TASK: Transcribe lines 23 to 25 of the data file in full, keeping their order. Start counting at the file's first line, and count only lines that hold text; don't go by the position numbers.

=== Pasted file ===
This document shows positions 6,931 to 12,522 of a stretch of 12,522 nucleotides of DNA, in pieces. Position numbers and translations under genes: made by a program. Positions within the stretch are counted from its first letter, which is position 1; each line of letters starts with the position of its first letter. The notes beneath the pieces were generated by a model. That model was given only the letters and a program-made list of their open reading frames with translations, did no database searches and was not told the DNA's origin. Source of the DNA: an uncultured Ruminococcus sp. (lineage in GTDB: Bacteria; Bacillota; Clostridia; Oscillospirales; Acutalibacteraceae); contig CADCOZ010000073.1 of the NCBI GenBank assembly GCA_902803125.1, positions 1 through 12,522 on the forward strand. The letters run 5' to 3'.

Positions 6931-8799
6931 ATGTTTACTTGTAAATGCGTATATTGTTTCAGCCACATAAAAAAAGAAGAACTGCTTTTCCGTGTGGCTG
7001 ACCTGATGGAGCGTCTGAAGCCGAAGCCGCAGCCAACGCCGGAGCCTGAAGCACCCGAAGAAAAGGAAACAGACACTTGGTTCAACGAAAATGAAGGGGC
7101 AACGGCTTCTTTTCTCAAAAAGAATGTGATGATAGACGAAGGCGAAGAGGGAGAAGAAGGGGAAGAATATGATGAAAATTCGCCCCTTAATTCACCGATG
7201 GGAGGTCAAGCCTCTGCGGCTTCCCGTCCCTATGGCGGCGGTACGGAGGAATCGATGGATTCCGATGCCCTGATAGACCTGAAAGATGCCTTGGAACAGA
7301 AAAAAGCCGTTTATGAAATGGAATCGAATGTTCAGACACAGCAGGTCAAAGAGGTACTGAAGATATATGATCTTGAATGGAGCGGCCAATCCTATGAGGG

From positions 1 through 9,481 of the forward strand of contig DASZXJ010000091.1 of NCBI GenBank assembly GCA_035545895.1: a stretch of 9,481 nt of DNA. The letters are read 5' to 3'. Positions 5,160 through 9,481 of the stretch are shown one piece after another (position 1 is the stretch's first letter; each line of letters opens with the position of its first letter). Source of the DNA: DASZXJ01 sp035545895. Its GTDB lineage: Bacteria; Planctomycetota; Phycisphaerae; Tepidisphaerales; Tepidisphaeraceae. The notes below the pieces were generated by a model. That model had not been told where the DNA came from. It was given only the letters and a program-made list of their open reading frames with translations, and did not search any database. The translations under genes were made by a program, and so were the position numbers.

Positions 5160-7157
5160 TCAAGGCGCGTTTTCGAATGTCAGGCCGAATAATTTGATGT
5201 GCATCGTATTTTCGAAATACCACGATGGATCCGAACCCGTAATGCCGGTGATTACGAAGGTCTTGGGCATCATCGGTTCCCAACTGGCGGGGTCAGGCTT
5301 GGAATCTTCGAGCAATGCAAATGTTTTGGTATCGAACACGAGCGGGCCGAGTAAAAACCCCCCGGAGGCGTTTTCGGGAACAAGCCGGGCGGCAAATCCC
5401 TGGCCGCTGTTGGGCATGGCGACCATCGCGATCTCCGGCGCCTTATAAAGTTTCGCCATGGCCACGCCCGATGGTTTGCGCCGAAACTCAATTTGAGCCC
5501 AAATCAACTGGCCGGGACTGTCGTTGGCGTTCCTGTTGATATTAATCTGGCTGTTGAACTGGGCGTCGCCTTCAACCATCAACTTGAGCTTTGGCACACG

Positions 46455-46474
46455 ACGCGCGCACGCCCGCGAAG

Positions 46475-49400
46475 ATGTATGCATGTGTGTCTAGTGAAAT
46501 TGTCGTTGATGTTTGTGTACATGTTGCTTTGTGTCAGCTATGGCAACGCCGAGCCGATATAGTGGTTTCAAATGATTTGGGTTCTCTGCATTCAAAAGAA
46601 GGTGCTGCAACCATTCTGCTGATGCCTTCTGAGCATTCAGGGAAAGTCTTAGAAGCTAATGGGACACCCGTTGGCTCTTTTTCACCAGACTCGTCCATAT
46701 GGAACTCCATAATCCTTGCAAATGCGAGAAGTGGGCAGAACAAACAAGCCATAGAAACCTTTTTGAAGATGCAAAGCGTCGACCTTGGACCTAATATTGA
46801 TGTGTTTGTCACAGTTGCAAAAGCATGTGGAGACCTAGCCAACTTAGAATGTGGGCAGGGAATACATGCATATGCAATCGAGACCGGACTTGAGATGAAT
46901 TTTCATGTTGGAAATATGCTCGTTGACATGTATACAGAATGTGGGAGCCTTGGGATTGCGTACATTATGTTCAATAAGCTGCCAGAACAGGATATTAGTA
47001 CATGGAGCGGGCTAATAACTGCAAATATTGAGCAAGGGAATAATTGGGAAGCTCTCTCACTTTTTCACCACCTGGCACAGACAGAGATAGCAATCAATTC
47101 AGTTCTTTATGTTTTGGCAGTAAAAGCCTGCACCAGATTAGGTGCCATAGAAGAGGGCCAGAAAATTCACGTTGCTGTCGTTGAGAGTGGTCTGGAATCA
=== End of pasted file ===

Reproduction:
46901 TTTCATGTTGGAAATATGCTCGTTGACATGTATACAGAATGTGGGAGCCTTGGGATTGCGTACATTATGTTCAATAAGCTGCCAGAACAGGATATTAGTA
47001 CATGGAGCGGGCTAATAACTGCAAATATTGAGCAAGGGAATAATTGGGAAGCTCTCTCACTTTTTCACCACCTGGCACAGACAGAGATAGCAATCAATTC
47101 AGTTCTTTATGTTTTGGCAGTAAAAGCCTGCACCAGATTAGGTGCCATAGAAGAGGGCCAGAAAATTCACGTTGCTGTCGTTGAGAGTGGTCTGGAATCA